Can you believe those pumpkins were originally $1 a piece from the Dollar Tree?


The process itself was simple enough. I started with three cheap carvable plastic pumpkins.

Carefully, I cut a hole in the top of each one to eventually put a tea light.


We had a wine party the night before I made these, so Dan smartly used the empty wine bottles to hold the pumpkins while they were sprayed.


Two coats of silver and a quick spray of the glitter was all it took.


Finally, just add in the tea lights.

Eventually, I think these will end up as part of my tablescape for the day after Thanksgiving dinner I host every year. Maybe with a natural brown-toned table runner.

Hearty Fall Couscous

How is it that I didn’t discover couscous until recently? I mean, it’s such a neutral dish base – you can put anything in it. I guess that pasta has always been my blank palate of choice. Must be an Italian thing.

I made this tasty couscous dish for dinner a little while back and had great results.


I love that this meal is just packed with veggies. The couscous was whole grain too, so this was quite a healthy meal.

I started out with this as the base recipe, but I made some changes.

Here’s what you’ll need:


1/2lb butter nut squash, peeled and chopped into pieces
1/2 head of cauliflower
1 medium zucchini
2 carrots
10 oz of uncooked whole grain couscous (ours was from Trader Joe’s)
salt and pepper to taste

I started out with the butternut squash. I put all of it into a microwave safe bowl, added about 2 teaspoons of water, covered it with vented plastic wrap, and let it cook in the microwave for about 6 minutes, stopping half way to stir.

Next, put some foil in a baking pan, and spread the cauliflower and squash out. Salt and pepper to taste, and spray some cooking spray over the top. Broil for about 8 minutes, stirring the veggies once.

Start making the couscous how the package directs. I simply added my couscous to boiling water, turned off the heat, and let it sit there. No salt or butter added.

While the couscous and squash/cauliflower are cooking, start peeling and dicing the carrot. Once chopped, peel the zucchini and use the peeler to create zucchini “ribbons.” Add the carrots to a new pot of boiling water and let them cook until softened. When the carrots have about a minute left, throw in the zucchini ribbons.

Once everything is cooked, drain the carrots/zucchini, remove the squash/cauliflower from the oven, and fluff the couscous with a fork. Toss everything into a large serving bowl. For the sauce, melt about 2 tablespoons of butter with 1/4 cup of Asian chili sauce. pour the sauce over the top.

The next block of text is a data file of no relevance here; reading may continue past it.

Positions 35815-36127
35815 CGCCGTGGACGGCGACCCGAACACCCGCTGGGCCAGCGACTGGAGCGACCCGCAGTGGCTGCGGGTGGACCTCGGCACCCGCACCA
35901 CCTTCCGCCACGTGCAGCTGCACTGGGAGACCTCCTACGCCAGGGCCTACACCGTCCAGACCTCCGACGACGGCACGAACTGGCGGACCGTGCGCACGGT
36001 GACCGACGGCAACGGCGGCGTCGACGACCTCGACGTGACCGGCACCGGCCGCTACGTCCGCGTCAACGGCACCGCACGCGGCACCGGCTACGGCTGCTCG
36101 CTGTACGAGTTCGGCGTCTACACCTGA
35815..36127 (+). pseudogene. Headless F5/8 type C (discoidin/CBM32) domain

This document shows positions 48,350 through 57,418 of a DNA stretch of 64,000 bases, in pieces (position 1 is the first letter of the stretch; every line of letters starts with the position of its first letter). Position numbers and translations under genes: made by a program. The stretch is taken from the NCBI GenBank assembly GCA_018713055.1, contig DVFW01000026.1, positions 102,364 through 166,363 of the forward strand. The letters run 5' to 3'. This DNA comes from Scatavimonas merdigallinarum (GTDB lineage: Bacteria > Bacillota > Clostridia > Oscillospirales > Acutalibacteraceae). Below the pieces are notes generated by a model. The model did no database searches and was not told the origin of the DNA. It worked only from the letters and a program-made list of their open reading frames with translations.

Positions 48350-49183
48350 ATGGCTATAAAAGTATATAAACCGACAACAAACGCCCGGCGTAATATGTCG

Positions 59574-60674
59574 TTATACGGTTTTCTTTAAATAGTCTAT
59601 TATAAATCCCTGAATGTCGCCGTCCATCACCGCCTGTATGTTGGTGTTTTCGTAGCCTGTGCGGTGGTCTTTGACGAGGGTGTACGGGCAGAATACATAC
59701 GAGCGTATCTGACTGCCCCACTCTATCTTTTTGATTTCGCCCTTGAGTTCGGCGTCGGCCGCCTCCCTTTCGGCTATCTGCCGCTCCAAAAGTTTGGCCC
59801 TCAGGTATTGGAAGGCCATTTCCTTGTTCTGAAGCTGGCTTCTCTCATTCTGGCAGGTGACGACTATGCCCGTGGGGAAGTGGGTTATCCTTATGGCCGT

This recipe will make A LOT of couscous. We got dinner and and least two lunches a piece out of it.

I really like the almost sweet flavor that the roasting did to the squash and cauliflower. We’re not big cauliflower eaters in our house, but this recipe definitely left me wanting more.

In case you’re looking for some side dish and drink pairings, we ate the couscous with some butternut squash soup (we got a lot of soup out of this recipe!) and drank some cranberry wine too.


Some easy variations on this meal would be to add in some grilled chicken or any other veggies you’d like, especially mushrooms.

Semi-Homemade Cinnamon Rolls

I love cinnamon rolls for breakfast. No time to make them on week days, so I’ve mostly resigned them to being weekend treats.

I’m not too much of a food snob to grab a can of cinnamon rolls, but sometimes, I’m too lazy to even run to the store for them. This recipe came out of using what I had in the house already. They tasted very similar to the canned kind, if you’re wondering.



One tube of Grands jumbo buttermilk rolls

3 tbsp butter (melted)
1/3 cup brown sugar
1/2 tsp cinnamon
1/2 cup syrup

Melt the butter and mix it with the syrup. In another bowl, whisk together the sugar and cinnamon. Pour half of each mixture into a bundt pan sprayed with non-stick cooking spray.

Spread out the eight rolls in the pan.

Top with the other half of the ingredients.


Bake about 20 minutes, until rolls look done.



As a slight modification, I’d recommend putting each roll into the cinnamon and sugar mixture before putting it in the pan, then topping the rolls with any that’s left. Not that this recipe needs any upgrades, but I thought I’d try it next time to see if it makes a difference.